Love, Death + Robots: season 2 review

Let’s get this out the way early, I was a fan of the first season of Love, Death + Robots (2019). Although the way this animated anthology series treated women in some of its episodes was problematic.

With Season 2 they course correct, in some ways, and largely just avoid episodes with sexual content and/or nudity. Which you could argue is a little lazy – there are ways to have that content and tell stories that avoid misogyny and empower women. Anyway, it’s a moot point I guess. Let’s focus on what season two does give us.

Here’s my rated breakdown, episode by episode.

Automated Customer Service

In a world where old people have grown lazy, forever assisted by robots, a vacuum cleaner unit goes homicidal and tries to kill its owner. What follows is a hilarious Pixar-esque tale of an old woman attempting to evade death, all the while getting frustrated on the phone to customer service.



In a world where humans are modified (so they can do parkour, apparently), one brother feels a little left behind by another and ends up in a situation where his life’s in danger. Whilst the animation was cool and something I’d not seen before, the story itself was thin. As such, I found it hard to care about the characters.


Pop Squad

In a future where resources are controlled by the rich and ‘unregistered offspring’ are forbidden, a population control police officer faces a crisis of conscience. For me, this was a standout episode. It quickly set up the world and the stakes, and had a character arc that felt engaging, believable and human.


Snow In The Desert

On a scorched planet on the edge of civilisation and albino named Snow is hunted by hired killers. A stranger named Hirald saves him, then reveals that she has her own plans for his fate. This was another story that felt whole and complete, and cinematic in its telling. The animation was fantastic, too, often feeling like a hair’s breadth away from live action. It also reminded me of Star Wars movies.


The Tall Grass

A train makes an unscheduled stop in the middle of nowhere in fields of long grass. A traveller gets off the train, entranced by lights in the dark. Upon investigation he finds something hellish. Now this setup is nice but there wasn’t a huge amount of story. It needed more plot. As it stands, it was a good scene or two.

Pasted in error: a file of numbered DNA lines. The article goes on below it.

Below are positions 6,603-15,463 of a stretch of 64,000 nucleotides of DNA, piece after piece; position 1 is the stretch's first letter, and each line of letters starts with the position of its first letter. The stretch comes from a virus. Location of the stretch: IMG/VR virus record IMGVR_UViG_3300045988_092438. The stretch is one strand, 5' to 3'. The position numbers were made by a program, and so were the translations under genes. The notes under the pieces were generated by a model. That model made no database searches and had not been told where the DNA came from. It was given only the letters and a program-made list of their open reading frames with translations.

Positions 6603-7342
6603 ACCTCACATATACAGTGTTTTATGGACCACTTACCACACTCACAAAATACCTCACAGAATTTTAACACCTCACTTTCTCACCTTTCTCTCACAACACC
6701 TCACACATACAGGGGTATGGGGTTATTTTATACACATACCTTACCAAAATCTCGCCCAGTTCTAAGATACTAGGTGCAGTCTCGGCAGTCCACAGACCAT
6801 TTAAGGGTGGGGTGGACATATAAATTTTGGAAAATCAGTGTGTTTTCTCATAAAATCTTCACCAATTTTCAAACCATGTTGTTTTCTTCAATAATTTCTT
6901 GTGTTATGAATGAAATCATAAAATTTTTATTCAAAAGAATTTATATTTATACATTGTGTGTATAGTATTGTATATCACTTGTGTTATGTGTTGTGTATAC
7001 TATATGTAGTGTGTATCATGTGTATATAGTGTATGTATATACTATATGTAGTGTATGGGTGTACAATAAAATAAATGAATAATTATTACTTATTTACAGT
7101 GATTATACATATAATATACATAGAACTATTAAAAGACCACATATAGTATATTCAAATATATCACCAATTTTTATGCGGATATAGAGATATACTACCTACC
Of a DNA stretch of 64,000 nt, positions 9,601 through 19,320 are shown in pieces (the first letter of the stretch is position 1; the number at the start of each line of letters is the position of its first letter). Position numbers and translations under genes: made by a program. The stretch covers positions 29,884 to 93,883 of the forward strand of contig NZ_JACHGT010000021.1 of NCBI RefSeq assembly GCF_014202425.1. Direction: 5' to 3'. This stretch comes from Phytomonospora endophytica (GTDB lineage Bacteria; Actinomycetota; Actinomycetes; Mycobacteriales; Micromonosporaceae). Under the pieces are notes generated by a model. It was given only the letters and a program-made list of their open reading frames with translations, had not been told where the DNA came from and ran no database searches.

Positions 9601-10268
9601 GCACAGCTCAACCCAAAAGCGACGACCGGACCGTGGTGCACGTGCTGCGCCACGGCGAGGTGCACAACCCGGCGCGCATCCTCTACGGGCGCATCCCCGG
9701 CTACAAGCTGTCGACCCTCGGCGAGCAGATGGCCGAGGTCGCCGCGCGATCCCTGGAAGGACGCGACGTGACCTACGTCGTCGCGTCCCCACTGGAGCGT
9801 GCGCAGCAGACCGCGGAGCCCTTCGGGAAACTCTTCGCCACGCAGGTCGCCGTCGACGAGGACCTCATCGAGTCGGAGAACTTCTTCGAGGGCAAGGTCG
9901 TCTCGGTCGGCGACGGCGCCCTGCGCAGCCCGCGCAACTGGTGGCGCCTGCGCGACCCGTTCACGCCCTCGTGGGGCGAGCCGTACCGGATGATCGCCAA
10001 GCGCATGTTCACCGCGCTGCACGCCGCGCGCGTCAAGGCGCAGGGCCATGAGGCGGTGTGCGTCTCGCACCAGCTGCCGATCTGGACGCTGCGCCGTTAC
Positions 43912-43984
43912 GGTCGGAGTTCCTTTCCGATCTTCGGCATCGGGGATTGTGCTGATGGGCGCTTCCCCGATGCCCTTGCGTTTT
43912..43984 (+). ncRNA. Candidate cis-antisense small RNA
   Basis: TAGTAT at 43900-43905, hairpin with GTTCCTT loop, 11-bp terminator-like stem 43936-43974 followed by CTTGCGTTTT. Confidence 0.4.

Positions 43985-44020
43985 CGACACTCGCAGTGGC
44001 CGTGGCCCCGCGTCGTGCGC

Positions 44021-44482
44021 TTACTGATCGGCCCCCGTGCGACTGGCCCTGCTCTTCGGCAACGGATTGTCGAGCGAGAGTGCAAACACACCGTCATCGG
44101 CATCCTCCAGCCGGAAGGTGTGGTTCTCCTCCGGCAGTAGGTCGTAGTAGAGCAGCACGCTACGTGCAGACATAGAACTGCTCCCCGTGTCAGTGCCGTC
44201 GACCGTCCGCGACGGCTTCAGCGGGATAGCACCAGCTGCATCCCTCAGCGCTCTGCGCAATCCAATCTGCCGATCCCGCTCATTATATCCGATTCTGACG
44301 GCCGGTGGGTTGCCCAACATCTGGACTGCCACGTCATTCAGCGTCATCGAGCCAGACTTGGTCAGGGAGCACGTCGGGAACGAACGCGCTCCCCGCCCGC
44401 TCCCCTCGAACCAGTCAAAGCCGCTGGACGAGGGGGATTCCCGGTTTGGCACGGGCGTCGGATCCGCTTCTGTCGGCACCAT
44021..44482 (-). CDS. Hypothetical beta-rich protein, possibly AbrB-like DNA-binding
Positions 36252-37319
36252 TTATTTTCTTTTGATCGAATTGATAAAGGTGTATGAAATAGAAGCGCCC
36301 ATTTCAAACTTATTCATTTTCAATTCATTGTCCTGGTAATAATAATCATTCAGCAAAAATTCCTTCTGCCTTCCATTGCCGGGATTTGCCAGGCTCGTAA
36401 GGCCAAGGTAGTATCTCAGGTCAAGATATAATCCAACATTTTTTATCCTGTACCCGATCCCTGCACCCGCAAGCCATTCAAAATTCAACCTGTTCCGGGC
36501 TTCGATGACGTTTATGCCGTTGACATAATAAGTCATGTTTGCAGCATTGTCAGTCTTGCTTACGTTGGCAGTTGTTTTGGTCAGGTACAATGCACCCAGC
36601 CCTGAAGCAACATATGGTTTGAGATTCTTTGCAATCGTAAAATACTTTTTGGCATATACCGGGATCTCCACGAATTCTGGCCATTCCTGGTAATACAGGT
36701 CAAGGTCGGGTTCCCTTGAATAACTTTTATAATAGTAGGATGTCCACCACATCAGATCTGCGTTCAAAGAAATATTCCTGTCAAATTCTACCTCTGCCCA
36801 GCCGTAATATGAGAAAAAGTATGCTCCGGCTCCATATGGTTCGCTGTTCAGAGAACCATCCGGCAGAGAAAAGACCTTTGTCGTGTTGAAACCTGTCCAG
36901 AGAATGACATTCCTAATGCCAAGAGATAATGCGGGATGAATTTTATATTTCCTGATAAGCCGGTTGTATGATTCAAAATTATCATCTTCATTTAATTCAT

All Through The House

It’s Christmas Eve. A brother and sister sneak downstairs hoping to see Santa. What they find is not what they expected, at all. Much like The Tall Grass this is just a scene rather than a complete tale. For what it is, it’s well done – it’s just slight.


Life Hutch

A combat pilot (Michael B. Jordan) crashes on a desolate planet. He takes refuge in an outpost, only to be greeted by hostile technology. I quite liked this one – it had tension, suspense, elements of horror and sci-fi going on. It was engaging and dramatic.


The Drowned Giant

When a two-hundred-foot dead man washes up on the shore of a fishing village, locals swarm to the site. A scientist documents the discovery and the slow decay of the body. Along with perhaps Pop Squad this story tackles big themes: life, death, the nature of our mortal existence, all that stuff. It was good, but perhaps a touch introspective and melancholy for my taste.


And that’s it for the second season. It’s short, particularly compared to the first. The difference, perhaps, is that it feels more mature and grown up in terms of the storytelling and themes it takes on. One area in which this series still falls behind is the lack of diversity, with every story from a male writer (something WIRED picked up on).

As they say, hopefully with a third season this could change, and should change. It remains a show that has potential, particularly with the exciting ways in which animation is developing these days. I’ll definitely watch another season, should they do one.

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